Impressions from e-Rum2020

[This article was first published on Mirai Solutions, and kindly contributed to R-bloggers]. (You can report issue about the content on this page here)
Want to share your content on R-bloggers? click here if you have a blog, or here if you don't.

e-Rum2020 conference connects many hundreds of R enthusiasts in virtual space!

With the Covid-19 pandemic turning plans upside down on a global scale, what should have happened at the end of May in Milano as eRum2020 had to be converted into a virtual event from June 17-20, and was as such re-branded to e-Rum2020. Therefore, our first mention is for the organization committee: A big thank you for not giving up and making it happen.

The videoconferencing tool selected for e-Rum2020 was Hopin, which contributed a lot to the great success of the event. Everything worked out well, without major issues and offering a feeling not too far from a physical event. Being the first large event of this kind for the R community, we believe e-Rum2020 has set a high standard for future events. Obviously, the main drawback of being virtual is the lack of the valuable social aspects that are part of an in-person conference. However, on the positive side, a virtual event has a much broader reach, opening it to attendees who would not have had the time, chance, resources or interest to travel to Milan.


Wednesday 17/06

Besides the reception and institutional talks, a lot of focus was on Life Sciences applications. It was interesting to see how R is used to improve human health, especially in the keynote by Stephanie Hicks. On the more technical R novelties, we would highlight the talk from Henrik Bengtsson on progressr: an inclusive, unifying API for progress updates.

Thursday 18/06

The afternoon keynote by Sharon Machlis about data journalism and R was excellent. She showed many useful packages and tools she uses for her journalism work and the talk was very entertaining. In the parallel sessions, Dmytro Perepolkin stood out with his talk about polite web scraping. In the afternoon invited session, Colin Fay’s talk about what, why and how to test Shiny projects was the most noteworthy one and a must-watch for those who do Shiny app development.


Friday 19/06

One of the highlights was Tomas Kalibera’s keynote about R 4.0, especially with the Q&A afterwards. It is always enriching to see and understand all the work done by the R core group behind the scenes, and grasp the fine balance between the core team wanting to be more strict and package developers being eager for more flexibility and access to R internals. Later on, Colin Gillespie’s invited talk was jokingly complaining about CRAN not being harsh enough, ultimately highlighting the importance of enforcing strict paradigms and standards.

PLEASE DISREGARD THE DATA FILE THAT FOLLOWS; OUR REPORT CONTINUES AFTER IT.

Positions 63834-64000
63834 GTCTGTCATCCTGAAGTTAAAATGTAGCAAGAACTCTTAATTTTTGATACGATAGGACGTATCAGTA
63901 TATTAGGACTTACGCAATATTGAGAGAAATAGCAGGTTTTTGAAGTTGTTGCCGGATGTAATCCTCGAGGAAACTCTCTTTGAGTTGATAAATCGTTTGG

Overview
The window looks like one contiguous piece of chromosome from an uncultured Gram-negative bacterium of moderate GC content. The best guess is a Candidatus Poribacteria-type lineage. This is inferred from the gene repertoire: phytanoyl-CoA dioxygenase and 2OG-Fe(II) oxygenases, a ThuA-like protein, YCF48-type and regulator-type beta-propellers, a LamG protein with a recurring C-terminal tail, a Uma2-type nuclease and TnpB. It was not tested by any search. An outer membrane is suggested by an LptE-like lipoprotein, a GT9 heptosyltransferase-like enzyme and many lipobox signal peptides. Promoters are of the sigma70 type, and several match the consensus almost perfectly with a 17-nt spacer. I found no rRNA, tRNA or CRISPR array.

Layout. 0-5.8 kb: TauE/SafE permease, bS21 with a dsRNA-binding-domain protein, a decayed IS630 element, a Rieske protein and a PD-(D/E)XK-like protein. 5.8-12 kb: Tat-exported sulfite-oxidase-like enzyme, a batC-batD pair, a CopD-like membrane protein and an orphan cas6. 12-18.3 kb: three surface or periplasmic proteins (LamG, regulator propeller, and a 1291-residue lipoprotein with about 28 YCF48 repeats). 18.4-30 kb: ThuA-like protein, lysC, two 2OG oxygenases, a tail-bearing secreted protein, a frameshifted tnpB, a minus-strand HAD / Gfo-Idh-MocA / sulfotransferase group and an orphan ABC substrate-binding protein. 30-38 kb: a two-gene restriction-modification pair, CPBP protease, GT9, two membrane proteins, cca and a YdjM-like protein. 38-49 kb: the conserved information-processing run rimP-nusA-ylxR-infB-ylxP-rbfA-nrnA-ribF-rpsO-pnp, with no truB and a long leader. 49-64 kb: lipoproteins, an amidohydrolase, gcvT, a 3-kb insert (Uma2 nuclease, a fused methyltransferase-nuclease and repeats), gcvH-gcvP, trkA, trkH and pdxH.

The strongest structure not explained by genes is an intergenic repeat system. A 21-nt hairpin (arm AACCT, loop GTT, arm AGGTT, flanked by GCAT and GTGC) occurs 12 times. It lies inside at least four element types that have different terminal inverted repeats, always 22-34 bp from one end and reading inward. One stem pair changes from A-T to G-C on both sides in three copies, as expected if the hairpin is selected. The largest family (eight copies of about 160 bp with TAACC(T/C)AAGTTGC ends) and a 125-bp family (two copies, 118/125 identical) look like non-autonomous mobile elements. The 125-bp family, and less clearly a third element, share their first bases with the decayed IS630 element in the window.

Saturday 20/06 (Workshops day)

This was a special day for Mirai. First, we were supporting the morning workshop “Is R ready for Production? Let’s develop a Professional Shiny Application!” by Andrea Melloncelli. Then, we had our own hands-on tutorial in the afternoon “Bring your R Application Safely to Production. Collaborate, Deploy, Automate.”. Miraiers Riccardo and Peter showcased Git(Hub)-based application development workflows and CI/CD pipelines with a focus on collaboration, automation and best practices. In reply to the astonishing good feedback we received, we promise a follow-up post specifically about the workshop, with more details and pointers to all workshop-related materials, including the event’s recordings. Stay tuned!


Hot topics

Overall, there were two recurrent topics, which were mentioned in almost all sessions and in some keynote speeches, which gives us some hints for the future.

  • Shiny is gaining more and more weight in the R world. The need of nice visualizations and reactivity will be present in the years to follow. Particularly interesting were the talks from Andrie De Vries on “Creating drag-and-drop Shiny applications using sortable” and Alex Gold on “Design Patterns For Big Shiny Apps”. Colin Fay’s talk mentioned above also showed this trend.

  • Tools and techniques to put R in production. R can not be analyzed as an independent software anymore. The talk from Mat Bannert, R alongside Airflow, Docker and GitlabCI, was a nice illustration of it. Our workshop follows this direction and aims to establish a sort of pattern or best practices to do R in production.

We hope you enjoyed the new experience and learned as much as we did. Stay tuned because the post about our workshop is coming soon.

To leave a comment for the author, please follow the link and comment on their blog: Mirai Solutions. offers daily e-mail updates about R news and tutorials about learning R and many other topics. Click here if you're looking to post or find an R/data-science job.
Want to share your content on R-bloggers? click here if you have a blog, or here if you don't.

Never miss an update!
Subscribe to R-bloggers to receive
e-mails with the latest R posts.
(You will not see this message again.)

Click here to close (This popup will not appear again)